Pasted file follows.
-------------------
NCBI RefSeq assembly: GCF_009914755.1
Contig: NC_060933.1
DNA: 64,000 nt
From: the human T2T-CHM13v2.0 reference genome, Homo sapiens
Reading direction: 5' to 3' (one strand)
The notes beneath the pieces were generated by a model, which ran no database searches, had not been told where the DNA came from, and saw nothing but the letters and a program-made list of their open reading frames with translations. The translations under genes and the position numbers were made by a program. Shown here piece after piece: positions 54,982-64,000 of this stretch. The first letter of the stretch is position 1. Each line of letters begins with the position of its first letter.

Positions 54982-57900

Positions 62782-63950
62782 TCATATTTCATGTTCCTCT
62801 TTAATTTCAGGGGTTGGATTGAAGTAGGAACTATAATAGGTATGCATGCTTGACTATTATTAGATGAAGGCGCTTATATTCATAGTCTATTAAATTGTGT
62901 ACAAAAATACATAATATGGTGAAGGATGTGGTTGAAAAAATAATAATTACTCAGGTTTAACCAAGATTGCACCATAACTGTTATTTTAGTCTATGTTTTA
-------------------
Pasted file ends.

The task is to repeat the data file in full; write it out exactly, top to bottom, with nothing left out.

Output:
NCBI RefSeq assembly: GCF_009914755.1
Contig: NC_060933.1
DNA: 64,000 nt
From: the human T2T-CHM13v2.0 reference genome, Homo sapiens
Reading direction: 5' to 3' (one strand)
The notes beneath the pieces were generated by a model, which ran no database searches, had not been told where the DNA came from, and saw nothing but the letters and a program-made list of their open reading frames with translations. The translations under genes and the position numbers were made by a program. Shown here piece after piece: positions 54,982-64,000 of this stretch. The first letter of the stretch is position 1. Each line of letters begins with the position of its first letter.

Positions 54982-57900

Positions 62782-63950
62782 TCATATTTCATGTTCCTCT
62801 TTAATTTCAGGGGTTGGATTGAAGTAGGAACTATAATAGGTATGCATGCTTGACTATTATTAGATGAAGGCGCTTATATTCATAGTCTATTAAATTGTGT
62901 ACAAAAATACATAATATGGTGAAGGATGTGGTTGAAAAAATAATAATTACTCAGGTTTAACCAAGATTGCACCATAACTGTTATTTTAGTCTATGTTTTA